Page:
New Jersey DWI Attorney John Menzel

Drunk Driving Arrest

Drunk driving detentions –whether during a motor vehicle stop, investigation at the scene, or subsequent arrest – are unlike other motor vehicle stops and criminal investigations in many ways. While you still have certain basic rights under both the United States and New Jersey constitutions, you also have certain statutory obligations. Often, in acting on what one believes to be their constitutional rights, people fail in these statutory obligations. This confusion usually hurts the defendant’s tactical options and can lead to an innocent person being unjustly convicted.

Knowing what you can and cannot do when police confront you is important, not just to help the guilty avoid punishment, but to protect the innocent from injustice. To learn more, click on these topics:







Your Constitutional Rights

Silence. You have a right to remain silent because anything you say can and will be used against you in court. Exercise that right! Never tell police whether you drank alcohol, what you had to drink, or when you drank.

Lawyer. You have the right to consult with a lawyer and to have the lawyer with you during questioning. If you are indigent and cannot afford a lawyer, the court will appoint a lawyer to represent you, provided you pay a fee of up to $200 to the court.

Security. You have a right to be secure in your person, houses, papers, and effects (including your body and your car) against unreasonable searches and seizures. You do not and should not get out of your car unless police order you to do so. You do not have to get out of your car if police merely request or invite you to get out.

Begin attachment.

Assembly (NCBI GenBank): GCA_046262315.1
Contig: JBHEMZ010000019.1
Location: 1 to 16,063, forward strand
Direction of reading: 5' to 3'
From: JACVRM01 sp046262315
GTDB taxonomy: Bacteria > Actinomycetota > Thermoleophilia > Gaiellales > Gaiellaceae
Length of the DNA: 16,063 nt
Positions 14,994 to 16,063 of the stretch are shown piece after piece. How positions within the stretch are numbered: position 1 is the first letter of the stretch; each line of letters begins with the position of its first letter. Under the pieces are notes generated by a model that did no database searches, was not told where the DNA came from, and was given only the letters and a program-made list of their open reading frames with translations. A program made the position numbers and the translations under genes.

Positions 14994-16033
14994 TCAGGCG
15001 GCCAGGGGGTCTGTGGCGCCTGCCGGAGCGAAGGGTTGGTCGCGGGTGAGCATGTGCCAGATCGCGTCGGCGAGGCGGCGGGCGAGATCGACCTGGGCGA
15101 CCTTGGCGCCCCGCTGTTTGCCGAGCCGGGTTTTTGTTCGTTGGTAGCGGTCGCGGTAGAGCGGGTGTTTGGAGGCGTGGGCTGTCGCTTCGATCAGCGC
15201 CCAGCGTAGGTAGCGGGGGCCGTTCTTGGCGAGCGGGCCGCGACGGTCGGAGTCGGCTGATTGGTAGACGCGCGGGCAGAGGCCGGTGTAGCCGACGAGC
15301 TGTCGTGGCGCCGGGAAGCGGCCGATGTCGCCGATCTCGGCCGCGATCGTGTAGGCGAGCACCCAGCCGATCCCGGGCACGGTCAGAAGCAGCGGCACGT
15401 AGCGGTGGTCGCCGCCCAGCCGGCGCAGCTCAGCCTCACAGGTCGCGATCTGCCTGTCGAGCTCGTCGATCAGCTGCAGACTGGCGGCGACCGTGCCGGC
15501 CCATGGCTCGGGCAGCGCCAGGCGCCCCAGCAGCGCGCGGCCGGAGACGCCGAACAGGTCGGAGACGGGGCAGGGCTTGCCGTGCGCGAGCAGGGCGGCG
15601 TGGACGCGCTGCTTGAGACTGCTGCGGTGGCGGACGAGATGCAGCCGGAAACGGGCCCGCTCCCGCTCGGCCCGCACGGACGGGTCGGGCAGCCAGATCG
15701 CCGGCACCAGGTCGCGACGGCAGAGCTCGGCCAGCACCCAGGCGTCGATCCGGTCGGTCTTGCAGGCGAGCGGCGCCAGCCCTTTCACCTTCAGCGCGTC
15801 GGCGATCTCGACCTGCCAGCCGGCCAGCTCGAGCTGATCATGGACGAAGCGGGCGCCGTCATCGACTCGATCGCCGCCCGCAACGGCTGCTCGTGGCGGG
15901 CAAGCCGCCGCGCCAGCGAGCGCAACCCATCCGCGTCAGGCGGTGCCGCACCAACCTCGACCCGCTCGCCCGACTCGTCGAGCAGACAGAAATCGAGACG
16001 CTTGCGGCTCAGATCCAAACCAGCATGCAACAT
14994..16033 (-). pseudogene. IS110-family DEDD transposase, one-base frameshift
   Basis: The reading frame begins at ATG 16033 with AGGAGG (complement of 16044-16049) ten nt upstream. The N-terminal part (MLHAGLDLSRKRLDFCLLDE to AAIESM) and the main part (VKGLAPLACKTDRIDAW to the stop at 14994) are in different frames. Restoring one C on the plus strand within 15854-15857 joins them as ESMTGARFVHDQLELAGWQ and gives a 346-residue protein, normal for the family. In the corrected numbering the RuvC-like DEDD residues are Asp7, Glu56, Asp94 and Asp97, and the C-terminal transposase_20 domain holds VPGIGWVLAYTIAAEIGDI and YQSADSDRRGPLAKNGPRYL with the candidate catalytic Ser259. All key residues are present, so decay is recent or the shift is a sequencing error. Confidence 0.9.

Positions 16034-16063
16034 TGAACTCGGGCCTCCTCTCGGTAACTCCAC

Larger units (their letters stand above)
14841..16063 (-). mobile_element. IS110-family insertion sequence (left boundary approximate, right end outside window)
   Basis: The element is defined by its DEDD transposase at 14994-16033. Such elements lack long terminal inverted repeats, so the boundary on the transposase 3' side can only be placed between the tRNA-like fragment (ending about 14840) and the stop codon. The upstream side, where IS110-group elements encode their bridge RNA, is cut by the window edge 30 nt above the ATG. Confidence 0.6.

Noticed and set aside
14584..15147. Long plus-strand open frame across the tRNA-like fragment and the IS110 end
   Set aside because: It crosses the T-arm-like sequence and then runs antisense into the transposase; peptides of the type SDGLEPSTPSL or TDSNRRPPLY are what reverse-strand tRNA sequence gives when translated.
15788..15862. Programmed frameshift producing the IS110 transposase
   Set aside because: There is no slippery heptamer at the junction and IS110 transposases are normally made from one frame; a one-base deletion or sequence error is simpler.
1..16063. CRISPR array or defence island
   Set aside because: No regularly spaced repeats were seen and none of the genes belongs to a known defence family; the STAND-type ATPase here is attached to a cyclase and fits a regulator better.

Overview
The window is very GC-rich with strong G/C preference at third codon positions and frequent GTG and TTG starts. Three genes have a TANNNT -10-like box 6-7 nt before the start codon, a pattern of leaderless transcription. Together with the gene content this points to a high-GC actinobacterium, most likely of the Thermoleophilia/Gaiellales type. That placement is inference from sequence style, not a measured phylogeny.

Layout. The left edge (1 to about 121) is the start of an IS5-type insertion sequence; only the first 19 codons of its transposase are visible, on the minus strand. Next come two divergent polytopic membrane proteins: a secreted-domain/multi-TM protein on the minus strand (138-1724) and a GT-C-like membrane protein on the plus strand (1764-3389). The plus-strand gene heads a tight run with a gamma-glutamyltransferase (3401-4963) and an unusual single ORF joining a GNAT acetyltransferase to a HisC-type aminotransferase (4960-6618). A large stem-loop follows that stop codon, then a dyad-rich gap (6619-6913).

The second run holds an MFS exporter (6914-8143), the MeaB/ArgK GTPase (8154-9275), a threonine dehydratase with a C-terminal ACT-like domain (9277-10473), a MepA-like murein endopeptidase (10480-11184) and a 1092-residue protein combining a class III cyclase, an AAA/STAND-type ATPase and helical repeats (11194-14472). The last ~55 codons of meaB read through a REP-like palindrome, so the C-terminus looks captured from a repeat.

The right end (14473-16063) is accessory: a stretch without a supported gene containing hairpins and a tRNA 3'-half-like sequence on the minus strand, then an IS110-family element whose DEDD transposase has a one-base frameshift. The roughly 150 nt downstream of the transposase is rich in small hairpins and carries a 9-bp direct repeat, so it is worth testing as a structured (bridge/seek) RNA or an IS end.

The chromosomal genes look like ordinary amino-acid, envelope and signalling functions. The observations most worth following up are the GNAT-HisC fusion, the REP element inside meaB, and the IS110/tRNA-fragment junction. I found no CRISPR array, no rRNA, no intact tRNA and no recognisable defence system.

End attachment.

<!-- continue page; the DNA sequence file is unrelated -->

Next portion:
Your Statutory Obligations

Pull Over. If a police officer signals you to stop your car, you must do so at the nearest safe spot. If you fail to do this, police can charge you with various offenses and crimes, including eluding and obstructing the administration of a law enforcement function.

Stay at the Scene of an Accident. If you are involved in an accident, stay at the scene. If you leave the scene and are caught, police d failure to report an accident, among other things.

Produce Driving Credentials. If a police officer asks to see your driving credentials, you must produce a driver’s license, vehicle registration, and insurance identification card. If you do not do these things, you can be charged with various offenses, including (from least serious to most serious):

  • failure to have a driving credential in your possession when required
  • driving an unregistered vehicle
  • driving while unlicensed
  • driving while your privileges are suspended or revoked
  • driving without insurance.

Submit Breath Samples. Refusing to submit breath samples can lead to consequences almost as serious as, and sometimes more serious than, a drunk driving conviction. It also places you at a terrible tactical disadvantage when dealing with the prosecutor in municipal court. You should almost always submit breath samples when police ask after arrest.

Dos and Don’ts When Stopped for Drunk Driving


  • Have your driver’s license, registration, and insurance card ready for police.
  • Submit to a “pat down” search, handcuffing, and arrest.
  • Ask for a lawyer.
  • Be polite, but…


  • Answer police questions.
  • Volunteer information or engage in small talk.
  • Lie.
  • Perform balance tests.
  • Consent to police searching your car.
  • Sign anything.

Dos and Don’ts When Arrested for Drunk Driving


  • Ask for a lawyer again.
  • Give breath samples.
  • Submit to fingerprinting.
  • Go to a hospital or doctor as soon as you are released.
  • Insist that the hospital or doctor test your blood for ethanol content.
  • Hire competent lawyer.


  • Answer police questions.
  • Volunteer information or engage in small talk.
  • Perform balance tests.
  • Consent to blood or urine tests.
  • Sign anything.
John Menzel, J.D.

Learn your options - call me for your free, 20 min phone consultation (732) 218-9090

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